My husband and I have been together for five years and have a great marriage that includes a very satisfying and active sex life. I’ve never cheated on him, and to my knowledge he’s always been faithful to me. But I have always been a natural flirt. It’s almost instinctive. The words come out of my mouth before I even realize what they are sometimes, and I’ll touch someone’s arm or shoulder before I even realize I’ve done it.
Part of it is that I’m a social butterfly, and my ease in relating to others has won me a lot of friends over the years. But the flirting gets me into trouble sometimes, and I’m not sure what to do about it. Don’t get me wrong: I flirt with my husband more than anyone. But I also flirt with other men (and even women sometimes) in front of him, and while he never said much about it in our first couple of years together, he tends to point it out a lot now, and has admitted it bothers him.
I want to respect my husband’s feelings, and I really don’t mean to hurt him. At the same time, by stifling what comes naturally to me, even when the flirting is innocuous, I feel like I am stifling an essential part of my personality. What can I do to reconcile this? —Flirting with Disaster
Dear Flirting with Disaster,
So your flirtatious behavior is hurtful to your partner, you know it, and you’re doing it anyway. What is the possible “disaster” you allude to? Is it breaking up with your husband or something else?
You say the flirting is innocuous, but I’m not so sure it is if it gets you into trouble with your husband. Accurate or not, from your words it sounds a bit like you’re looking for trouble.
Flirting comes naturally for you, and you feel you would be “stifling an essential part” of your personality if you didn’t flirt. Is it possible that using the label “natural flirt” to describe yourself—which sounds like talking up an enviable talent or skill—is a way for you to downplay the behavior and its potential ramifications? Being good at something doesn’t necessarily mean it’s a good thing to do.
You say you are a social butterfly and thus have a lot of friends. That is a good thing. How would you describe the “butterfly” part of yourself? Where does it come from? Do social butterflies always flirt? What would you lose if you didn’t flirt the way you do? Would people still like you and want to be around you?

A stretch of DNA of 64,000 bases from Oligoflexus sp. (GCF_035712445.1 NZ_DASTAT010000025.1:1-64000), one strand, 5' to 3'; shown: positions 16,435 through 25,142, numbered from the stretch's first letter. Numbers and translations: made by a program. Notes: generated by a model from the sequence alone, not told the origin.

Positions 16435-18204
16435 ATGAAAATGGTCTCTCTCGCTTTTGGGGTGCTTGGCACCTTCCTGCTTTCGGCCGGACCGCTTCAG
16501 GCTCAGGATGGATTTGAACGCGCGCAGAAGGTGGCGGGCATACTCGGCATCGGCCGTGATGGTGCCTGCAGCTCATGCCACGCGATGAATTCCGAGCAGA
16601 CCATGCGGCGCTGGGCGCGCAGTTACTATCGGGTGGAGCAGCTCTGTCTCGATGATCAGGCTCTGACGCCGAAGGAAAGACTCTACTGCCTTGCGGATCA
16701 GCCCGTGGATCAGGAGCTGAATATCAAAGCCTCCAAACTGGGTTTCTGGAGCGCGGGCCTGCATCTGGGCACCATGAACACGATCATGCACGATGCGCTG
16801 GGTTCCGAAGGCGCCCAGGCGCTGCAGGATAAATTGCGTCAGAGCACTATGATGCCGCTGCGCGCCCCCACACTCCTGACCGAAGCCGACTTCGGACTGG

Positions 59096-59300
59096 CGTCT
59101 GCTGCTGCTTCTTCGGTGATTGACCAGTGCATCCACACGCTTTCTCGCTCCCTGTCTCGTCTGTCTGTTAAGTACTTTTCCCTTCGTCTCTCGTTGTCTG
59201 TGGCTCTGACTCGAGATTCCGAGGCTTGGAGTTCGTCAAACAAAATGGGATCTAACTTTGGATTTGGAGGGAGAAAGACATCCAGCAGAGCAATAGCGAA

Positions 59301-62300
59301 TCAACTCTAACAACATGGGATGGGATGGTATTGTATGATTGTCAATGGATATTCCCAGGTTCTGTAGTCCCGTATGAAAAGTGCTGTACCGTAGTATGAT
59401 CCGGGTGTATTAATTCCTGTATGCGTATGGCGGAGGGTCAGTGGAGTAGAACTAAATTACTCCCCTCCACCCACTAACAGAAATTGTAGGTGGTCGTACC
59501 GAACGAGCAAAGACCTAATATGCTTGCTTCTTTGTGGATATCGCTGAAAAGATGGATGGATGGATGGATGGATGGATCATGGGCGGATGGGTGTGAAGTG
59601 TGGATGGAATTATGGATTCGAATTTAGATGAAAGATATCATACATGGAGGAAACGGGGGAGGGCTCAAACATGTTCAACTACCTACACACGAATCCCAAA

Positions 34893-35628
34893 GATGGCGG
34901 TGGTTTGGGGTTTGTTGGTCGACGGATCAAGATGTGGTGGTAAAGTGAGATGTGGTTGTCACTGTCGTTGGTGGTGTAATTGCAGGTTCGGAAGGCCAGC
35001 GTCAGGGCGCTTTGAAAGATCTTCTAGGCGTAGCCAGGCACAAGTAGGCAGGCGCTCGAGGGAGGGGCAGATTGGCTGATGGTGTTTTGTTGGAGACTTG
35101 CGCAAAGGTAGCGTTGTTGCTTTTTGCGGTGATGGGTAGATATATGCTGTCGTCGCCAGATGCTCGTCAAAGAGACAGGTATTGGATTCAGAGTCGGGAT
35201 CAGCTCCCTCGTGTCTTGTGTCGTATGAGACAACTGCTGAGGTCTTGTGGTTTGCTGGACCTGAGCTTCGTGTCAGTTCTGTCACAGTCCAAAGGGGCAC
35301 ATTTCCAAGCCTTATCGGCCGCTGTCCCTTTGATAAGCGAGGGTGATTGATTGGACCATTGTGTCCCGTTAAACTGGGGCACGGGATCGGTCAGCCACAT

You say the words sometimes come out of your mouth before you know you’re saying them. That can certainly lead to disaster. It might be worthwhile, in social situations, to train yourself to pause and think before you speak. I’d venture to say social success goes beyond the simple measures of how effortlessly you banter or many people you attract. Considering the implications of your words and behaviors before they become actions is an essential part of effective communication.
I don’t know much about you from your letter, but I have worked with people in therapy for whom flirting was a way of feeling close, reassured, important, and loved by others. It’s possible to have many friends and be lonely in certain ways. If I were your therapist, I would explore this possibility with you to see whether there might be some loneliness—perhaps emotional or existential rather than physical in nature—under the surface of your behavior.
You write that your husband has admitted your flirting bothers him. You also write that you flirt with others in front of him, which doesn’t sound innocuous.
I’m not your therapist, of course, so I urge you to work with a therapist near you who can help you get to the root of all this. It may also be worthwhile to see a marriage counselor with your husband, as couples counseling can help you both open up safely and understand each other better. Sometimes, the most important part of communication is simply feeling heard, and therapy creates an impartial space for that to happen.
You write that your husband has admitted your flirting bothers him. You also write that you flirt with others in front of him, which doesn’t sound innocuous. He may feel belittled. Many people wouldn’t like being in that position. Perhaps your aim is to tease him? If it is, does he know that? Does it matter?
What does his anger mean to you? Does it make you mad at him? Do you resent him or feel he’s overreacting? Do you listen, acknowledge his feelings, and pledge to honor them? Where do things go off track?
I guess I’m concerned that flirting with others is already causing problems in your marriage, and those problems may grow. It’s easier to work on problems before they get too big, or entrenched, in a relationship. Relationship problems tend to worsen if they are not addressed. Where might that lead in your case?
Do I sound a little extreme? Maybe. But something in what you’re not saying makes me hear an alarm bell going off between the lines.
Thank you for writing bravely and honestly about this issue and how you’re contributing to it. I hope you find a solution, perhaps with the help of counseling, so that you and your husband can enjoy many mutually happy years together.